“THE fatal conceit of most spies is to believe they are loved”, wrote historian Ben Macintyre, reflecting on the great Soviet spy Kim Philby “in a relationship between equals, and not merely manipulated”.
In the decades to come, should a historian discover in an archive that Kulbhushan Sudhir Jadhav was indeed an Indian spy, she will overturn one of the great axioms of espionage. Few governments, Indian or otherwise, have fought as hard for the lives of their citizens as New Delhi has done for Jadhav—those in the secret service are, by custom, abandoned to the torturer’s custody.
New Delhi will, with reason, see Thursday’s International Court of Justice (ICJ) judgment in the Jadhav case as considerably more than a legal verdict. The actual gains from the judgment are modest: The Hague, in line with precedent, has called on Pakistan not to execute Jadhav until it hears both countries’ arguments on whether or not he should be granted access to Indian diplomats, a right under the Vienna Convention on Consular Relations.
For Pakistan’s generals, though, this judgment poses a stern test. Having set up the Jadhav prosecution as part of a high-decibel campaign to wreck Prime Minister Nawaz Sharif’s efforts to seek rapprochement with India, they will now have to make a hard choice: they could either push forward with the execution and risk international opprobrium or back down, angering their own constituency of hard line nationalists and Islamists at home.
Legal judgments by The Hague have long been defied by major powers: the United States has flouted orders on everything from proxy wars to the Vienna Convention. Beijing only recently defied binding international tribunal orders on the South China Sea.
To get a sense of what choices Islamabad faces, it’s important to get a sense of what the The Hague has actually said. Its orders build on its 2003 orders in the Avena case and Mexico’s intervention on behalf of 54 of its citizens awaiting execution in the United States. In that case, all 54 death-row prisoners had been denied consular access under the Vienna Convention, just as Jadhav was.
In February, 2003, the Court ordered provisional measures in the case of three of the 54 prisoners at imminent risk of execution, asking the United States “to take all measures necessary to ensure that Mr. Caesar Roberto Fierro Reyna, Mr. Roberto Moreno Ramos and Mr. Osvaldo Torres Aguilera are not executed pending final judgment in these proceedings”.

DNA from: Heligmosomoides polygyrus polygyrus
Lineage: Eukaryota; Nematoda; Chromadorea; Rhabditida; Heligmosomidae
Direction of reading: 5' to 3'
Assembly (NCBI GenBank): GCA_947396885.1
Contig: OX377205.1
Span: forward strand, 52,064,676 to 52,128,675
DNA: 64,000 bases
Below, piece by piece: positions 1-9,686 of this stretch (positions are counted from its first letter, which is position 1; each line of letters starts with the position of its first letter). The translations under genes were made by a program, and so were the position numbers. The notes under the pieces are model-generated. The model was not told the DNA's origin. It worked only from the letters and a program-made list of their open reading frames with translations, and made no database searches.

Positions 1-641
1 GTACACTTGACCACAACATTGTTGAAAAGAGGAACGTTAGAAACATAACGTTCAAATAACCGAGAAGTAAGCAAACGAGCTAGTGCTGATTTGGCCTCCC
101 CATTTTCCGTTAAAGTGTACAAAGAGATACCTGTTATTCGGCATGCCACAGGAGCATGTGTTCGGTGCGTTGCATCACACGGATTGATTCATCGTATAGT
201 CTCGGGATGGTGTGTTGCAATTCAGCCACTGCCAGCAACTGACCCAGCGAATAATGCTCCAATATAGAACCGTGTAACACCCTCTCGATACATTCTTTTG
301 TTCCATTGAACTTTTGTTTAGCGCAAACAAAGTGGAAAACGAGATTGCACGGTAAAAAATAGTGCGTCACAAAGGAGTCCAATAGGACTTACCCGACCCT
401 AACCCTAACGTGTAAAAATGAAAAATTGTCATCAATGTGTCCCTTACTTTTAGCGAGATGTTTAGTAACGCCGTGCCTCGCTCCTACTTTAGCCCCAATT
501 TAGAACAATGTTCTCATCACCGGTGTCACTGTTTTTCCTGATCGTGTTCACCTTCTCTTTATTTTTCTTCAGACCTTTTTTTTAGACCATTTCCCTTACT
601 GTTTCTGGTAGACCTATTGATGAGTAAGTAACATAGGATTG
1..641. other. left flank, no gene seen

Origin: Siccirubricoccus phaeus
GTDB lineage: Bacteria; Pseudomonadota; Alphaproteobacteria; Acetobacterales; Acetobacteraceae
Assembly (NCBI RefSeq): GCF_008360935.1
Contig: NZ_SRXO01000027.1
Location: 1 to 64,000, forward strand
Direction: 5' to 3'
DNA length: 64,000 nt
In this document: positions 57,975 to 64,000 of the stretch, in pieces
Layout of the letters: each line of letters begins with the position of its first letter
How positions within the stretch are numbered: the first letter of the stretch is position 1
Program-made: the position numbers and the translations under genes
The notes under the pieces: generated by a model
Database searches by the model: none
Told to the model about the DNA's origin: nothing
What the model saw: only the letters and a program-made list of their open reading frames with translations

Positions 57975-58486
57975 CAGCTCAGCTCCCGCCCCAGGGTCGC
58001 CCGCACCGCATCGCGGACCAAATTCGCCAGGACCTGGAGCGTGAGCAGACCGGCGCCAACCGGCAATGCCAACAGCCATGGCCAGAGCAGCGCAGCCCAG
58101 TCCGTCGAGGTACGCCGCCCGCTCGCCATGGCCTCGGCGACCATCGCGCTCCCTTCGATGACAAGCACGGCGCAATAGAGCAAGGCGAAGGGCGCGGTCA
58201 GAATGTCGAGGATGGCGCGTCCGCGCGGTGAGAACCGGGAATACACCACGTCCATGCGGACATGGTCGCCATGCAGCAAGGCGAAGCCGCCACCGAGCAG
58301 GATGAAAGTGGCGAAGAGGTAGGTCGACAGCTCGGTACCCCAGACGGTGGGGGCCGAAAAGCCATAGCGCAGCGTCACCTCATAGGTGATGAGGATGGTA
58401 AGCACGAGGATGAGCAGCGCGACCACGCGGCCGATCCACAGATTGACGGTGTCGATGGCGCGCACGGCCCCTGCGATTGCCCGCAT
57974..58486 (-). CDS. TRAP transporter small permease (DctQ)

This is exactly what The Hague has done in the Jadhav case, too. It rejected Pakistan’s claim that the Vienna Conventions do not apply to alleged spies and terrorists—there are no such exceptions in the treaties. It also shot down Pakistan’s contention that a 2008 agreement between the two countries overrides the Conventions.
In coming months, these issues will be argued by lawyers for the two countries at The Hague.
From the Avena judgment, we have a good idea what to expect from those hearings. In 2004, The Hague ordered the United States to provide “by means of its own choosing, review and reconsideration of the conviction and sentence, so as to allow full weight to be given to the violation of the rights set forth in the Convention”. Put simply, this meant the United States had to grant consular access—but its own judicial system would decide whether or not the denial of access had a material bearing on the sentencing or not.
Islamabad could live with a judgment of this kind, should it choose to: after all, it could grant Jadhav consular access, and then have another military uphold the validity of his sentence.
The United States Supreme Court, in 2008, held that The Hague’s orders could not prevail over domestic law, clearing the way for the execution of some of the prisoners on whose behalf the Avena case had been fought. It is conceivable that Pakistan’s Supreme Court could also go down the same road.
In the final analysis, Kulbhushan Jadhav’s life remains in the hands of Pakistan’s generals who seized him from Iran, victories in courtrooms notwithstanding. India has had the satisfaction of a moral victory at The Hague, but in geopolitics, moral victories are hard to distinguish from no victory at all.
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